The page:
Whose job is it anyway? Provincial vs. municipal jurisdiction

Whose job is it anyway? Provincial vs. municipal jurisdiction

by Tyler Fish

On June 7, Ontarians will head to the polls to elect a new premier. As political parties vie for votes and pitch their visions for the future of the province, it is important to understand the roles and responsibilities of our provincial and municipal governments.

The wide range of provincial responsibilities, in many cases, originate with the Constitution Act of 1867. These include education, health care, labour standards, prisons, liquor sales, public utilities, control of certain natural resources, and road regulations. In recent months, provincial policies with regards to healthcare, electricity generation, carbon taxes, and the regulation of marijuana sales have been prominent in the news. These could look a lot different depending on which party wins the election.

With regards to taxation, provinces control the provincial portion of personal income tax, corporate taxes, and sales tax. When combined with other revenue streams such as tobacco and fuel taxes, profits from crown corporations and transfers from the federal government, the province had a total revenue of $140.7 billion last year.

In contrast, municipal governments manage the city or local region. Their responsibilities include parks, libraries, water treatment systems, waste management, local police and fire departments, local by-laws, local transportation, roadways, and land zoning. Decisions made by municipal governments can dramatically shape local neighbourhoods, illustrated recently by the Pier 8 Redevelopment project.

However, municipal governments are limited in how they can raise funds. Largely relying on property taxes, supplemented by user fees for certain services, municipalities in Canada are not allowed to run operating deficits. This generally prevents cities from entering a debt spiral such as the one that forced Detroit to declare bankruptcy in 2013. This does mean, however, that for large-scale projects cities must rely on provincial or federal investment, such as the $1 billion earmarked for Hamilton’s LRT system.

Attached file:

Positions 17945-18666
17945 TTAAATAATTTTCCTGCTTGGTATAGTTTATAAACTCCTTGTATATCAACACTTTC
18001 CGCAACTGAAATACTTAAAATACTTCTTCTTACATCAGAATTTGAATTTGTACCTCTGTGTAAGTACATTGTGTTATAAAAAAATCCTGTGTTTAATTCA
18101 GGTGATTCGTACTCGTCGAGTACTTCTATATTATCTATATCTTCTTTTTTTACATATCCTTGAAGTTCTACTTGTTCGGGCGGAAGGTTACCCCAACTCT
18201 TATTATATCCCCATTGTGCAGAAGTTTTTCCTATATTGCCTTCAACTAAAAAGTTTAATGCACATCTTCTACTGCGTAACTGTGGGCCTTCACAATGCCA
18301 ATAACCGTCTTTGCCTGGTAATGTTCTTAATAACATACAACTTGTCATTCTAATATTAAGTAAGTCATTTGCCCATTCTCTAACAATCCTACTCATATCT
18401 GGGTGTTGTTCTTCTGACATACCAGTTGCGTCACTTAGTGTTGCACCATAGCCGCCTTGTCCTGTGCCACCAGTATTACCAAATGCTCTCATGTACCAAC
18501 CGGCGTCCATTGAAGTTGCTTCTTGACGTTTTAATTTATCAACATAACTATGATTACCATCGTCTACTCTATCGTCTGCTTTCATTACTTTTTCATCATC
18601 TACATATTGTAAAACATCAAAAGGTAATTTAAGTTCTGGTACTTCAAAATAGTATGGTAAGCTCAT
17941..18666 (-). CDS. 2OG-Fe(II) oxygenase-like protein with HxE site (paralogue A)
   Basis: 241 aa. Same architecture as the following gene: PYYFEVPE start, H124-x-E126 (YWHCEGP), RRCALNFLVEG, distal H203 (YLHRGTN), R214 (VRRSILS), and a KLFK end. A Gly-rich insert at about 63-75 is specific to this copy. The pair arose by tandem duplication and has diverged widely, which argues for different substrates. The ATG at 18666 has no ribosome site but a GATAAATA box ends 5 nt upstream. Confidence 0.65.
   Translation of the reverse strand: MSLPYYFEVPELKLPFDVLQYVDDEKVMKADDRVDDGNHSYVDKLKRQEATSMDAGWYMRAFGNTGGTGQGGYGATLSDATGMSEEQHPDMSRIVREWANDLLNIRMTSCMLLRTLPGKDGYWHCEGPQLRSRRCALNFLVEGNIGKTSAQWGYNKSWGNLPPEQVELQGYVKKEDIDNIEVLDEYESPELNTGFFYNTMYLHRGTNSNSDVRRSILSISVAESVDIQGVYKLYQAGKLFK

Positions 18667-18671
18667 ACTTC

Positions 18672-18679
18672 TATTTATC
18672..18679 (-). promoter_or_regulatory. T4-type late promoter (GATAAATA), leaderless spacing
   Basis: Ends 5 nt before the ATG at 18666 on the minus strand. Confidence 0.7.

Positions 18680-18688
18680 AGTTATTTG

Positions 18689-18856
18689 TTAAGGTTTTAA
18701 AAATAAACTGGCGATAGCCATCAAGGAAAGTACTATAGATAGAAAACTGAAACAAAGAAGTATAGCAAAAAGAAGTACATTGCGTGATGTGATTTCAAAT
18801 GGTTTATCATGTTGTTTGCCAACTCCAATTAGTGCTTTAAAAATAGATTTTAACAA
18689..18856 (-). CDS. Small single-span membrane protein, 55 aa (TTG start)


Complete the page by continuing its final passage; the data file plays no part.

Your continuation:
Despite the multitude of ways that the provincial government can affect our everyday lives, voter turnout in Ontario’s recent elections is at all-time low. The 2014 election saw only 52.1% turnout among the province’s 9.2 million eligible voters. Although this was higher than the 48.2% turnout in 2011, both numbers are far below the 64.4% turnout in 1990. Municipal elections are even worse, with only 34% of eligible voters casting a ballot in the last municipal election. Whether due to general apathy or cynicism for our democratic institutions, these low rates are not only cause for concern among many political commentators, they are also blamed for the rising political polarization as parties cater to special-interest groups with hopes to draw voters to the polls.

There are many parties and candidates represented in the Hamilton Centre and Hamilton East-Stoney Creek ridings. By taking the time to cast your vote, even if it is just to spoil your ballot, you can ensure your voice is represented in Ontario’s next legislature.


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